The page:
"Sir, if we're starting it, how is that not our concern?" Midas asked.
"I know it doesn't make sense to you because you're barely capable of higher thought processes!" Daniel said. "That's why I gave you a single thing to remember: Anything for the money. But apparently you can't even remember that much!"
"We understand your stance, but what about our opinions?" Raven asked. "What about when we disagree with you?"
"When you disagree with me, your opinions don't matter," Daniel said. "I sometimes forget that you are still children, but the fact of the matter is that you aren't yet adults. There are things that you do not understand."
"This seems pretty straight-forward to me, sir," Raven said. "There is nothing here that we don't understand, just a difference of opinion."
"You would say that," Daniel shot back. "You're too young to understand everything there is to consider."
"Enough!" Leopold had been silent throughout the entire conversation. As a master of stealth it was his practice to not speak unless necessary, but he could contain himself no longer. "Daniel, you have belittled and disrespected my brother and Raven, and I have had enough of it. You can argue until you're blue in the face, but ultimately it doesn't matter what Midas thinks, it doesn't matter what Raven thinks, and it sure as heck doesn't matter what you think. I'm the assassin here and frankly, I'm the only one in this room who could possibly kill the horse. Without me, nothing is going to happen, so anything you have to say, you can say to me."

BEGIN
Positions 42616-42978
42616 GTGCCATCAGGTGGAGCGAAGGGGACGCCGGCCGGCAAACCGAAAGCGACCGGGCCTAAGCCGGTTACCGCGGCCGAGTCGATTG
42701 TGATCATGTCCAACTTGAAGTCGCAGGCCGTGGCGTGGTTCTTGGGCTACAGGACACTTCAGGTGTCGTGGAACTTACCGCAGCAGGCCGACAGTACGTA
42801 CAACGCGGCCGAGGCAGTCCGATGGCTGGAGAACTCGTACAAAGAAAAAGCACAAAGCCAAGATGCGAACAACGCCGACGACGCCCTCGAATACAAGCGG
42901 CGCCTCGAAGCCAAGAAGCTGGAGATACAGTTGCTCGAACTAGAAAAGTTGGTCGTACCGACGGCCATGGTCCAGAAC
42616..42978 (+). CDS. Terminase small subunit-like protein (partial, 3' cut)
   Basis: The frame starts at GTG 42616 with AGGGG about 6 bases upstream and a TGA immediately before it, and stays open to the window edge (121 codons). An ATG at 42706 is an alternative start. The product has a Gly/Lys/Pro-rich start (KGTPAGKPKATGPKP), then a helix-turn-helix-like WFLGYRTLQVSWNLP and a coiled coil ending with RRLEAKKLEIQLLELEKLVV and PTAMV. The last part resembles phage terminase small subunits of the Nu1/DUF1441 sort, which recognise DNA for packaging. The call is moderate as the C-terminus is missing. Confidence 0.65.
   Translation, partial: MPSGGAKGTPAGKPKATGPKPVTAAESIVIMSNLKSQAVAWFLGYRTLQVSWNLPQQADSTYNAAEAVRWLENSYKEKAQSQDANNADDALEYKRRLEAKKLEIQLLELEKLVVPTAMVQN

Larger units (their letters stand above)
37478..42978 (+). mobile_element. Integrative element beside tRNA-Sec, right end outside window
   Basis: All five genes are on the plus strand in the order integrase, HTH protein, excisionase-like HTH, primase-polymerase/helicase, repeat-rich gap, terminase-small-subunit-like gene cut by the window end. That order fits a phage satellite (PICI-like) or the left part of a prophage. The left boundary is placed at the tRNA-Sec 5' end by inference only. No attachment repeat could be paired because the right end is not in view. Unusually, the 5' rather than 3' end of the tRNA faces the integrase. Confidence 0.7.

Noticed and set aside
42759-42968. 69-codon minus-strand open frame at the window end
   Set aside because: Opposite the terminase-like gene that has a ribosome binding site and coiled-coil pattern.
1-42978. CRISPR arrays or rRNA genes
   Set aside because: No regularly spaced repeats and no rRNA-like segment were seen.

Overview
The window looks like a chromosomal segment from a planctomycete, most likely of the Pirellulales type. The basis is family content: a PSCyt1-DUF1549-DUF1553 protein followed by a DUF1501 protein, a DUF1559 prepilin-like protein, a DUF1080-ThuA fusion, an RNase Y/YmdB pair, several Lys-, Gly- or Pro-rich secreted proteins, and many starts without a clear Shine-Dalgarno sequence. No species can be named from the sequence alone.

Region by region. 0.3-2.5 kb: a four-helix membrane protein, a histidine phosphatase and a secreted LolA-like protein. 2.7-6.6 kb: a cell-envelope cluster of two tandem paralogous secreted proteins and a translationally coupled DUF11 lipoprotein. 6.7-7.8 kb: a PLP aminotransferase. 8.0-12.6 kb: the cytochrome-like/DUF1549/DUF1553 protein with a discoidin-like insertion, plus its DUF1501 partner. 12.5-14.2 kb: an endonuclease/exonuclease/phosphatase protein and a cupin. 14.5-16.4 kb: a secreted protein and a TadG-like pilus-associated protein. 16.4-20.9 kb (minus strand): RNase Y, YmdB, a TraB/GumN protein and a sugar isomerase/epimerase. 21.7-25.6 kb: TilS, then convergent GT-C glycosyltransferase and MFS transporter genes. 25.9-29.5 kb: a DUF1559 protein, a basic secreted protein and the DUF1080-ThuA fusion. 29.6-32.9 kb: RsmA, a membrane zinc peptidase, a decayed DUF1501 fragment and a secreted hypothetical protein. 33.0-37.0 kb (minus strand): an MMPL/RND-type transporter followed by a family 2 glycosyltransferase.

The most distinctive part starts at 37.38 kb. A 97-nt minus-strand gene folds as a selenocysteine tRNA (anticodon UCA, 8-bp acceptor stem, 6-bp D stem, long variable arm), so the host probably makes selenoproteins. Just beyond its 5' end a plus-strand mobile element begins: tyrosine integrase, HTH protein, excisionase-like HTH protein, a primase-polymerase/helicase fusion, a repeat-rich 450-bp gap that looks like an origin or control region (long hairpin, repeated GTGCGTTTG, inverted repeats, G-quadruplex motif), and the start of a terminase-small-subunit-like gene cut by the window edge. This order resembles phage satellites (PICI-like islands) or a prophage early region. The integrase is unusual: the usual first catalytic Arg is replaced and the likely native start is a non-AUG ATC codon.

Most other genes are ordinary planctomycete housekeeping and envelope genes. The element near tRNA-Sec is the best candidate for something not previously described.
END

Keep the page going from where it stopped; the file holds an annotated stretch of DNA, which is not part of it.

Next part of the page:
"Very well, what is your problem with this?" Daniel asked. "I thought we were agreed on this. Anything for the money, right?"
"There comes a point in a person's life when they see the pain and suffering that they can cause," Leopold said. "They see how they are exploiting others to make money, and then they have a choice. They can either continue the exploitation, continue to be a source of pain and suffering, or they can change their ways. I know what misery I can cause just to earn a little bit of money, and I will not be party to that."
"So you're an assassin with a conscience," Daniel said thoughtfully. "You're all assassins with consciences. This isn't a profession which allows for that luxury."
"And yet we have them," Leopold said. "I'm not here to say they'll stick around forever, but for right now, we will not do this job."